Dinner at Café Het Goudblommeke in Papier

Het Goudblommeke in Papier - La Fleur en Papier DoréHet Goudblommeke in Papier is a classic café in the heart of Brussels, a favourite watering hole of the surrealist movement in the 1920s. The name (La Fleur en Papier Doré in French) means The Golden Paper Flower, a poetic and very fitting name. The little café with it’s kitch/bric-a-brac interior is still a meeting place for artists and writers.

This is not a famous painting by Magritte (source: Wikipedia)
This is not a famous painting by Magritte (source: Wikipedia)

The founder of the café was Geert van Bruaene, who was also a poet and art dealer, so it was only natural that artists like René Magritte (Artsy gallery), Louis Scutenaire and Marcel Mariën would come here – do look up their art, although you probably shouldn’t google Marcel Mariën’s photography art while at work. We came here for a beer dinner, though, with family brewers Brasserie Dubuisson and Brasserie Lefebvre delivering the beer.

Hopus proudly uses the Belgian Family Brewers logo
Hopus proudly uses the Belgian Family Brewers logo

First we had Cuvée des Trolls, a 7% golden ale from Dubuisson. A nice aperitif, with two small snacks. Brussel bloempanch, a blood sausage, and kip kap, a soft meat sausage, much like brawn (“sylte” for my Danish readers). When all had arrived and sat down, it was time for the actual starter. We had smoked salmon with a Hopus beer vinaigrette, of course served with Hopus, an 8.3% strong, hoppy blonde from Lefebvre. As a hophead used to American and Scandinavian IPAs, it doesn’t do much for me though, and I think it’s rather yeasty.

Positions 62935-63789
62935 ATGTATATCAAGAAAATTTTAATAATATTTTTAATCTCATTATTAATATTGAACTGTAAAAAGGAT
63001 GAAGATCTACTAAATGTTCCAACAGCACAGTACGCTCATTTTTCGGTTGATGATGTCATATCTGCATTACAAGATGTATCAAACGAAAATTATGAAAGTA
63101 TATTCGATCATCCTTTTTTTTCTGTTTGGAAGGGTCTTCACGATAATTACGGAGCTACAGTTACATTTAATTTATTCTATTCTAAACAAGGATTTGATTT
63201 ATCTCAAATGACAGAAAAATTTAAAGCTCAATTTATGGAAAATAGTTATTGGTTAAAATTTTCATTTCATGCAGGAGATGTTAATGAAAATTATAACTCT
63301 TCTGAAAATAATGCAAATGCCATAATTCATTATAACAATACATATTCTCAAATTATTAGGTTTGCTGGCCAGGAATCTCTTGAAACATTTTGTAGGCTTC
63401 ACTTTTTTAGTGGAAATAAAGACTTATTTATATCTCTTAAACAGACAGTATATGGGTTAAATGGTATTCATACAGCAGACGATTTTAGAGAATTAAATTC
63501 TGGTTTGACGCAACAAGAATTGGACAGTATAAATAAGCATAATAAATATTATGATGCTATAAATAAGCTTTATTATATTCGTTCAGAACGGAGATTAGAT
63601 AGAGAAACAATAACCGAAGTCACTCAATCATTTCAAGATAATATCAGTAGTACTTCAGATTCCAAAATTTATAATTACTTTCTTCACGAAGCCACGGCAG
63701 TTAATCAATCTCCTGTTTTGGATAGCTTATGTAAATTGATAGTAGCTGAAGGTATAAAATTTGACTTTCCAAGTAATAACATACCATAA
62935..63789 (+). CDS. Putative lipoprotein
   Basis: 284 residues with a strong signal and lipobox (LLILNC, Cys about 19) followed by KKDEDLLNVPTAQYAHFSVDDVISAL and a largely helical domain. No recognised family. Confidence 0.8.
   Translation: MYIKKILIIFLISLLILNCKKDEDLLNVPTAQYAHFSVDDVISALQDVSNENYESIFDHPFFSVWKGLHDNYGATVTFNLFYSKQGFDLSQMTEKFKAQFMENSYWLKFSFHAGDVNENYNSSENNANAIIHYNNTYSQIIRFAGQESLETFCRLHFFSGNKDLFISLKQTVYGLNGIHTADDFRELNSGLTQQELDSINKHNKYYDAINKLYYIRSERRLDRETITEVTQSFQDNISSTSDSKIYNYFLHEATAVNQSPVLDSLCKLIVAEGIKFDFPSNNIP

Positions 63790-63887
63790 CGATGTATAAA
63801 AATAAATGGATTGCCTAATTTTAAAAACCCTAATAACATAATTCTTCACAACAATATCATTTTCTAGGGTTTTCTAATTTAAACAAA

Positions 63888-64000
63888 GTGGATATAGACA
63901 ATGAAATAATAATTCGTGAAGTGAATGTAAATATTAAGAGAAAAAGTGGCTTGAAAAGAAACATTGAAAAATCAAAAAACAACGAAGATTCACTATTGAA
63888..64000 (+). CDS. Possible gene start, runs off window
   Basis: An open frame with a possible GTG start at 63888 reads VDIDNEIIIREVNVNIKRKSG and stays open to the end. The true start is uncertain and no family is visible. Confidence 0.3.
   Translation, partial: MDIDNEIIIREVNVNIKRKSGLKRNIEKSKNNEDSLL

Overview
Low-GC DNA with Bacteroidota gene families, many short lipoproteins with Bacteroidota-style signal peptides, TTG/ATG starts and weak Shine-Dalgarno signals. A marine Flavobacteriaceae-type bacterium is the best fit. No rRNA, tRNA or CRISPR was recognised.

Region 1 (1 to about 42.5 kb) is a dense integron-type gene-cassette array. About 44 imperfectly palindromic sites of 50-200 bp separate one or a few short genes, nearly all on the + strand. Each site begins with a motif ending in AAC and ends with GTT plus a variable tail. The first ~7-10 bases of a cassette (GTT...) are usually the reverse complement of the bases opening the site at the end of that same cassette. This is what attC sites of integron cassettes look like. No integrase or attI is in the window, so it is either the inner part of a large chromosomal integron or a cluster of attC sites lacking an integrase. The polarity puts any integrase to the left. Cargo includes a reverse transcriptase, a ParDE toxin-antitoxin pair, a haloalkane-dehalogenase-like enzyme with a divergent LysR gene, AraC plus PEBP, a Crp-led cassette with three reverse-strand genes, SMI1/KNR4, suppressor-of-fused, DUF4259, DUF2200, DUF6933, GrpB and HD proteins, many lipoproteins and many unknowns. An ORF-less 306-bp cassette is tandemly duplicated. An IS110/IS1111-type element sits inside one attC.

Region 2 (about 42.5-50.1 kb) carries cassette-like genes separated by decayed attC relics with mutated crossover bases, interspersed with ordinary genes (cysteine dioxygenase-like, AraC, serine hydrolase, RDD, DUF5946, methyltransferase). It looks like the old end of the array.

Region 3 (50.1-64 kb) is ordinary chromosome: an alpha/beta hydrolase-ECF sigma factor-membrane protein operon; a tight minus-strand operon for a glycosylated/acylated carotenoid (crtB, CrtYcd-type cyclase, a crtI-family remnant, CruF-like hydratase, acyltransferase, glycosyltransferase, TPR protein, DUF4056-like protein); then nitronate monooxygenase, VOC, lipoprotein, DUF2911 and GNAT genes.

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Next, we had a classic Belgian beef stew, Stoofvlees in Flemish. It was made – and served with Barbar, an 8% blonde beer brewed with 2% fair trade honey from Guatemala. It was an amazing stew, full of flavour with a really rich sauce, and though I’m not a big fan of honey beers, this stew would make any beer in the world look good.

Photo at the café of the founder of Het Goudblommeke in Papier Geert van Bruaene, seated, with some of the Brussels artists, including Magritte (second from the right, with the hands in his pockets)
Photo at the café of the founder of Het Goudblommeke in Papier Geert van Bruaene, seated, with some of the Brussels artists, including Magritte (second from the right, with the hands in his pockets)

For dessert we had a little chocolate mousse, and it was served with the exclusive Bush de Nuits, a dark strong ale from Dubuisson, aged for half a year on red wine casks from Nuits-St-Georges in Burgundy. It’s an exciting and complex beer with lots of wine and oak character, and a nice tartness in the finish. In America you’ll find it as Scaldis Prestige de Nuits, as Anheuser Busch doesn’t like the Bush name.

There are some great beer restaurants in Brussels, but Het Goudblommeke in Papier is definitely worth a visit whether you’re a beer tourist or a “regular” tourist.

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